Identifying cells and their vertices

Hi all,
I have a code in dolfinx that solves a system of PDEs in a rather complex geometry that I mesh using gmsh. The result is a vector field \mathbf m. I would now need to calculate some quantities for each cell of the mesh, for which I need to identify all the vertices that belong to them. Graphically, it would be something like this:

0 -------- 1 -------- 4 
|          |          |
|  cell 0  |  cell 1  |
|          |          |
2 -------- 3 -------- 5

I would need to know which vertices (in this case, 0, 1, 2, 3) belong to cell 0, calculate some stuff with the value of \mathbf m at them, then do the same for cell 1 (with vertices 1, 4, 5, 3), etc.
Can anyone give me a hint on how to achieve this?
Thanks in advance!

Here’s a MWE on how I create the mesh:

import gmsh
model = gmsh.model; geom = gmsh.model.geo

from mpi4py import MPI
mesh_comm = MPI.COMM_WORLD

ms = 0.1
Rbase = 1
gdim = 2

gmsh.option.setNumber("General.Terminal", 0)

p = [
    geom.addPoint(Rbase, np.pi, 0, ms),
    geom.addPoint(Rbase, np.pi/2, 0, ms),
    geom.addPoint(0, np.pi/2, 0, ms),
    geom.addPoint(0, np.pi, 0, ms)
l = [
    geom.addLine(p[0], p[1]),
    geom.addLine(p[1], p[2]),
    geom.addLine(p[2], p[3]),
    geom.addLine(p[3], p[0])

cl = geom.addCurveLoop([l[j] for j in range(len(l))])
s = geom.addPlaneSurface([cl]) 

acorn = model.addPhysicalGroup(gdim, [s]) 
model.setPhysicalName(gdim, acorn, "Flat acorn")

base = model.addPhysicalGroup(gdim-1, [l[0]])
model.setPhysicalName(gdim-1, base, "Base")

cap = model.addPhysicalGroup(gdim-1, [l[1]])
model.setPhysicalName(gdim-1, cap, "Cap")


domain, cell_markers, facet_markers = gmshio.model_to_mesh(model, mesh_comm, 0, gdim=gdim)
import dolfinx
from mpi4py import MPI

mesh = dolfinx.mesh.create_unit_square(MPI.COMM_WORLD, 2, 2, cell_type=dolfinx.mesh.CellType.quadrilateral)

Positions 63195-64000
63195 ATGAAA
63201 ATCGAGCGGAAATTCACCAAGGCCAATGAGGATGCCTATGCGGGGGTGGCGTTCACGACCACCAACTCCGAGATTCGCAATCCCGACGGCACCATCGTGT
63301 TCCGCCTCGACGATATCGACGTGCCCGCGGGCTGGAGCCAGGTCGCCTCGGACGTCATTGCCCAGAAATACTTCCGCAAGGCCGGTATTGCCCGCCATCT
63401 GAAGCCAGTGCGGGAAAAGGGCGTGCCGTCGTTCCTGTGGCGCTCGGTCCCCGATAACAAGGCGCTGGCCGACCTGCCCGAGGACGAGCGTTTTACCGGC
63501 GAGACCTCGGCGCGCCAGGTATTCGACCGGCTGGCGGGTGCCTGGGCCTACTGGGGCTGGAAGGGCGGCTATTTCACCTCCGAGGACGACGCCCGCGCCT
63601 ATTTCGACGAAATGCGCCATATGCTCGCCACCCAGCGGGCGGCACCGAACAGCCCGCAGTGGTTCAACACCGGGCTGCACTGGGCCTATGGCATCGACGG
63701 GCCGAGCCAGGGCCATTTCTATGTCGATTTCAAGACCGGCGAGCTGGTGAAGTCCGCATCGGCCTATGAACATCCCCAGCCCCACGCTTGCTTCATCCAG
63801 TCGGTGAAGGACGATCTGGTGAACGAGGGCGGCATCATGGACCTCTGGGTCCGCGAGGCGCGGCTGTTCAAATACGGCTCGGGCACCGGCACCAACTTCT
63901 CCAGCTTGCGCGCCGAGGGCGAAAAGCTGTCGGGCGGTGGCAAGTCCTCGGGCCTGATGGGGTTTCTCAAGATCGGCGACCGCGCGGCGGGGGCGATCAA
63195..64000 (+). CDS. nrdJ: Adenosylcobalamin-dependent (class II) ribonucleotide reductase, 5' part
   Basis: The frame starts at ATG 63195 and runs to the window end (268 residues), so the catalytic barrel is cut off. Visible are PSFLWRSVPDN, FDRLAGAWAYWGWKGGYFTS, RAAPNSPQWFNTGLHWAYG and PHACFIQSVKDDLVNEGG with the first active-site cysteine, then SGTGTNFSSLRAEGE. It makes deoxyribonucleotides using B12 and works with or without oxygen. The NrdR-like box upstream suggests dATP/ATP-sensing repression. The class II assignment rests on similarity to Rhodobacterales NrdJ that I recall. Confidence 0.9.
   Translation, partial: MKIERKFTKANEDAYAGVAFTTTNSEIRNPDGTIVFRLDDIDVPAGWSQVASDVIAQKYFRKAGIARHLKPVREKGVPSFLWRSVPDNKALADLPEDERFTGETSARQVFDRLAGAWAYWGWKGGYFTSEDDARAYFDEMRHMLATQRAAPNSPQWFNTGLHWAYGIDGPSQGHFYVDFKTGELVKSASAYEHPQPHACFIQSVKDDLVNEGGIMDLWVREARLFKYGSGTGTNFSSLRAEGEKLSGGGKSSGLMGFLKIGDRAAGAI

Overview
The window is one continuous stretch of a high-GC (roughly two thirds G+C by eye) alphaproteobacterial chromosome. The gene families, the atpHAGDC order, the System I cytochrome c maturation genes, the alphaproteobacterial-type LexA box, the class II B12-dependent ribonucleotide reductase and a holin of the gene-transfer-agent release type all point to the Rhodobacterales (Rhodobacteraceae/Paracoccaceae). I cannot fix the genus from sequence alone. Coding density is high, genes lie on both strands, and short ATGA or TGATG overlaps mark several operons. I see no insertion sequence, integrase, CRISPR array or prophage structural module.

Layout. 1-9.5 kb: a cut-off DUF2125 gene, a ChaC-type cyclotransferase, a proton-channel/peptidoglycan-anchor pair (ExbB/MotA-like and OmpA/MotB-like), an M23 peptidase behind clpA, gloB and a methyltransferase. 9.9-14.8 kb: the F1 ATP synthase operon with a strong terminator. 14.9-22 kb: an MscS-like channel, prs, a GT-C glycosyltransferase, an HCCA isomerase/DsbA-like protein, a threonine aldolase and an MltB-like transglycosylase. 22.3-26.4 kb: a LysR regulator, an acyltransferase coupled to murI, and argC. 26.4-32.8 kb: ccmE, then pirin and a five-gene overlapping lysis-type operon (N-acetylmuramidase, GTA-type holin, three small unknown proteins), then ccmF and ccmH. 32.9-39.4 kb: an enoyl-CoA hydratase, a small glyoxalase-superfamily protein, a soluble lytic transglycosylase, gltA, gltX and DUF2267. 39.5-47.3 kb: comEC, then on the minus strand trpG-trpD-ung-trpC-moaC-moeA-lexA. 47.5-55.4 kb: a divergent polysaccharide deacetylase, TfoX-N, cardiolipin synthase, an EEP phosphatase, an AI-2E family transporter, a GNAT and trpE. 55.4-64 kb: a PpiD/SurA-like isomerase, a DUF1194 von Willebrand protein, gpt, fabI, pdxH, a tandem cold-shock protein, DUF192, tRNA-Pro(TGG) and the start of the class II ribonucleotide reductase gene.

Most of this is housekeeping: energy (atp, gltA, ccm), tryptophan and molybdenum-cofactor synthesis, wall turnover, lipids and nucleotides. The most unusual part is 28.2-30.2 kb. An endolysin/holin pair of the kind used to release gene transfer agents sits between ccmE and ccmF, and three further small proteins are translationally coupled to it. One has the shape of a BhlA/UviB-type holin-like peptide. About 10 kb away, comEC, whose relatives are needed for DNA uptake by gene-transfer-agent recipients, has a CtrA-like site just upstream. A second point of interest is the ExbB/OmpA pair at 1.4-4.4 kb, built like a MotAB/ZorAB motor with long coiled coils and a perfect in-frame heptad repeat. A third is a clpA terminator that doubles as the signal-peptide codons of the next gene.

c2v = mesh.topology.connectivity(mesh.topology.dim, 0)
  0: [0 1 2 3 ]
  1: [1 4 3 5 ]
  2: [2 3 6 7 ]
  3: [3 5 7 8 ]


1 Like

Thanks a lot, @nate ! Could you please give me some more details on how to access these values and how to evaluate a fem.Function at them?
Let’s say we have the mesh domain that I wrote in my previos post, and there I define

element = ufl.VectorElement("CG", domain.ufl_cell(), 1, 3)
V = fem.FunctionSpace(domain, element)
m = fem.Function(V) 

I then solve a non-linear problem (I don’t think this is relevant, bust just in case) to find the value for m at domain. So far so good. But now I want to sum the values of m at all the vertices of a given cell i. How can I evaluate something like m[cell_i[vertex_j]]?

See: Application of point forces, mapping vertex indices to corresponding DOFs - #2 by dokken


Hi @dokken, thanks for your reply. I have looked into the post you linked and I think I know now how to access the vertices of a cell and operate with them. However, I don’t really understand the difference between vertices and dofs. I find that vertices = c_to_v.links(cell) and dofs = V0.dofmap.cell_dofs(cell) give me identical arrays. Is this always the case?

No, that is not always the case.
A vertex is part of the mesh. Every cell has N number of vertices.

A degree of freedom does not necessarily belong to a vertex (this is only the case for first order Lagrange elements). See for instance: DefElement

1 Like

Hi again, @nate and @dokken. I realise now that I forgot to say that I actually need to access the nodes of a given cell in order, forming a closed loop (clockwise or anticlockwise is the same as long as I know which one it is). So in my first example,

0 -------- 1 -------- 4 
|          |          |
|  cell 0  |  cell 1  |
|          |          |
2 -------- 3 -------- 5

I would need to operate with the value of the fem.Function m at nodes 0 2 3 1 0 (in that order) of cell 0, then at nodes 1 3 5 4 1 of cell 1, etc. Is there any way to achieve this? As I see from nate’s response, mesh.topology.connectivity(mesh.topology.dim, 0) doesn’t necessarily return the nodes in order.
Thank you for your help!

I don’t understand why the way you are traversing the cell matters. You could always compute the orientation by computing the normal vector based on the geometry. See:

You should do something similar to this depending on your application.